Armchair Masterchefs

 

My husband and I pretty much gave up on television a while back. No matter how many channels there were, there still didn’t seem to be anything worth watching. But there are still some shows we make time to watch religiously. At a risk of sounding like a couple of oldies who have nothing better to do, Mr. D. and I are addicted to culinary competitions which seem to be all the rage on television these days: Come Dine With Me, The Great British Bake Off, Masterchef, Next Great Baker… you name it, we watch it! In fact it’s more than watching it’s become a full scale obsession. We must tune in to see what happens next: who stays… and who goes. Oops! That’s Big Brother which we don’t watch!

 

 

We have a lot of fun watching these shows. They’re entertaining and informative but they can also be quite depressing. Why? Because after years of thinking that I’m a pretty good cook (I’m no Heston but I’m not bad either) I’ve suddenly realised that compared to the contestants who take part in these shows, my cooking skills leave a lot to be desired. I’ve come to this conclusion after realizing that:

  • My pastry making skills are far from perfect (as explained by Mr. Hollywood and Ms. Berry.)
  • I have no idea how to make sushi – even though I love to eat it!
  • There is a tendancy for me to overcook food (as pointed out by Mr. D!)
  • I can really only bake cakes when I have a little help from my friend Betty Crocker.
  • Rare, medium rare, medium, well done… it’s all the same to me!
  • I’ve lost the ability to poach a decent egg.
  • I’ve never heard of half of the ingredients mentioned in the show.
  • There is no way I can chop onions, apples, carrots etc. so that all the pieces are virtually identical.
  • I have no idea how to debone a duck.
  • There’s very little chance of me being able to adequately filet a fish.
  • I don’t have the kind of palette where I can successfully identify every ingredient in a dish.
  • It’s really not a good idea for me to attempt to flambé anything…
  • Me and sharp knives are a dangerous combination so it’s really not a good idea for me to go at the speed of the professional chefs or the other contestants.
  • I like to take my time in the kitchen – that probably explains why we never eat before 10pm.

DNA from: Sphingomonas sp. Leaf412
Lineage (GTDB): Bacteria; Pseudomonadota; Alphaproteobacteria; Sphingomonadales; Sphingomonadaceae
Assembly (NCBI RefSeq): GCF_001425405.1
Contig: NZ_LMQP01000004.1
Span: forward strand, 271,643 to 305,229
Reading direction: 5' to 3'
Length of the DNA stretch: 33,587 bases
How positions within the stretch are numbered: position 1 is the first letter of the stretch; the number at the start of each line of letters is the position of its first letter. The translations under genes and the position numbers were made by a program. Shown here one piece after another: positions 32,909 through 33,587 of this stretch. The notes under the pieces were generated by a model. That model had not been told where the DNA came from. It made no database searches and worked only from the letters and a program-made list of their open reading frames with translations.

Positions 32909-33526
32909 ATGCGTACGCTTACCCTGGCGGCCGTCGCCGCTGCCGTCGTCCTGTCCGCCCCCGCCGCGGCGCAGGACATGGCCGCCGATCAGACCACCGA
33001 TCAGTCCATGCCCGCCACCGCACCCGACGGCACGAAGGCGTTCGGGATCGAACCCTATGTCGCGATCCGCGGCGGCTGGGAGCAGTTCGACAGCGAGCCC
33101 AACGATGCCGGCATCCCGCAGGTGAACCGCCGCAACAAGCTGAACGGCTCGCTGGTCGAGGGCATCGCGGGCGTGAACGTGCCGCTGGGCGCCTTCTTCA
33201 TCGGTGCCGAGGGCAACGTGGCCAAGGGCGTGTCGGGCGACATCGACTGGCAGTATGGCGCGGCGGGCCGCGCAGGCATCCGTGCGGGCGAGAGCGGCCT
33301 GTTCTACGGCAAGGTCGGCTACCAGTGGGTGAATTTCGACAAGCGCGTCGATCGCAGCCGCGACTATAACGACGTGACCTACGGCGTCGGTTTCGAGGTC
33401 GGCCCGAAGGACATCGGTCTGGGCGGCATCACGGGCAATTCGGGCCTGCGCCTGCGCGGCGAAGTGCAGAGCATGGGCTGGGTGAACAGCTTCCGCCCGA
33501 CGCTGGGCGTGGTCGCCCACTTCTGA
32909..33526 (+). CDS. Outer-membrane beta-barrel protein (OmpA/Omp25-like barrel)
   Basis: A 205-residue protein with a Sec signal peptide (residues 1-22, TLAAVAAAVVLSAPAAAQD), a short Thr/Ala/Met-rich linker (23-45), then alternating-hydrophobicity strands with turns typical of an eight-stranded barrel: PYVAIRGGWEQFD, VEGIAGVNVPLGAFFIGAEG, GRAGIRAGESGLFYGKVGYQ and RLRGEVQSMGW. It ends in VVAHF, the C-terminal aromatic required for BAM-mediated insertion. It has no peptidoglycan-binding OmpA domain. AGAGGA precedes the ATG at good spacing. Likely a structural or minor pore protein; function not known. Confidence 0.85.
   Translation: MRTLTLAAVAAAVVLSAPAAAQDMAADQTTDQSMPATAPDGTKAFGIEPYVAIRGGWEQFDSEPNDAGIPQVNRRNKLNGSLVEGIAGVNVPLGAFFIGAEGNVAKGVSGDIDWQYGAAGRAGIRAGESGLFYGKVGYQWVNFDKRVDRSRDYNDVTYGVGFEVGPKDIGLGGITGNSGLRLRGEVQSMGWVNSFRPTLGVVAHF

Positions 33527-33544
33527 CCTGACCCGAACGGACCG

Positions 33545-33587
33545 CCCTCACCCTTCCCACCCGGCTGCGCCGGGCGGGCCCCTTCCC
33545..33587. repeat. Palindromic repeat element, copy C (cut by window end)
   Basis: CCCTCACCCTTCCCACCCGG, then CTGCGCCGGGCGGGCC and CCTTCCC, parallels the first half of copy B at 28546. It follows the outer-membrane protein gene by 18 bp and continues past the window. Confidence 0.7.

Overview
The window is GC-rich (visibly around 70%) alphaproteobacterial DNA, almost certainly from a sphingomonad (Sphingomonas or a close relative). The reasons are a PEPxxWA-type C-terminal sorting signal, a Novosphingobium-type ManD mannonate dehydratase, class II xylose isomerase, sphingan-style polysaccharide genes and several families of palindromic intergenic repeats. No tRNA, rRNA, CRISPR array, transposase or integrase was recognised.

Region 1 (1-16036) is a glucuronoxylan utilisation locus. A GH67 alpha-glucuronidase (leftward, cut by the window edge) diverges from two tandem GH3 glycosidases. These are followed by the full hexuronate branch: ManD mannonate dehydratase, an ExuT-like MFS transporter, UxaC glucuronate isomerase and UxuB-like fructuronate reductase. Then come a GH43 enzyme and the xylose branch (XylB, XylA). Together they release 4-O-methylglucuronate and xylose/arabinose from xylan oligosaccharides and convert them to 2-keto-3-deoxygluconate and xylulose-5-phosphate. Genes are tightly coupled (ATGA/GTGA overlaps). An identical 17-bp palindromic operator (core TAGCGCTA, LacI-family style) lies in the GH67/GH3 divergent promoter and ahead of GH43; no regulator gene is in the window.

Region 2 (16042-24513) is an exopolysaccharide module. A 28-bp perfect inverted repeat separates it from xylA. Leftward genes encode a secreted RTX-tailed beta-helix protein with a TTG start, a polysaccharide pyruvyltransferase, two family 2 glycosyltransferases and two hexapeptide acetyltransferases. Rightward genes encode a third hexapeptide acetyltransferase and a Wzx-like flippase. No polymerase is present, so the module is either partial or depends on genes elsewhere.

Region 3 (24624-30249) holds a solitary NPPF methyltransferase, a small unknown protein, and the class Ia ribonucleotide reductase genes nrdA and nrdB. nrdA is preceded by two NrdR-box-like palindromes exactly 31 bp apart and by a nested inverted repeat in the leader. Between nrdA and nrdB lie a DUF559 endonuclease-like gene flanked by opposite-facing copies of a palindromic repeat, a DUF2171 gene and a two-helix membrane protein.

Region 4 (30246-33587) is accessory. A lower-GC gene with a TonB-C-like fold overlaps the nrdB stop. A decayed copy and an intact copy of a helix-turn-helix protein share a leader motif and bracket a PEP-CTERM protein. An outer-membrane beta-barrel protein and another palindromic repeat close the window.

• I probably don’t add as much seasoning as I should.
  • I love eating shellfish – but haven’t got a clue how to prepare it.
  • This may be an Anglo-Italian household but there is no freshly made pasta in this house as neither of us know how to prepare it!
  • If I cook fish so that the skin is super crispy, it’ll be burnt.
  • We like to drench our food in sauce – none of this ‘little smidgeon’ business.
  • We also like large portions in this house!
  • I haven’t got a clue how to make ketchup or barbeque sauce from scratch.
  • I’ve never used most of the gadgets and kitchen appliances I’ve seen.

 

However, it’s not all doom and gloom. We’ve learnt a lot from watching these shows and have got lots of new ideas.  We like to put what we’ve learnt into practice:

  • I can make bruschetta better than I did before.
  • I now know what goes into making honeycomb.
  • I know how to remove bones from fish easily.
  • I know the secret to a good pesto sauce.
  • Seasoning is important!
  • So is not overcooking food!
  • Garnishes are important but there should also have a purpose other than just decoration.
  • We come across lots of new flavour combinations.
  • I know that you should never wash sea urchin (not that I’m likely to cook it!)
  • we’re trying to put into practice that less is more!
  • I know what’s meant by tunnel boning.
  • I also know what a ballotine is.
  • I know how to pronounce words such as ‘coulis’ and ‘melange’.
  • I see the contestants mistakes and know what NOT to do.

 

 

I still have an awful lot to learn and I’m getting there slowly. There’s still hope for me. But I know that no matter how much I learn, I would never want a dressing down from Mr. Hollywood or Mr. Ramsay so there’s no chance of me ever entering one of these competitions. I know which side of the television screen is the safest for all concerned!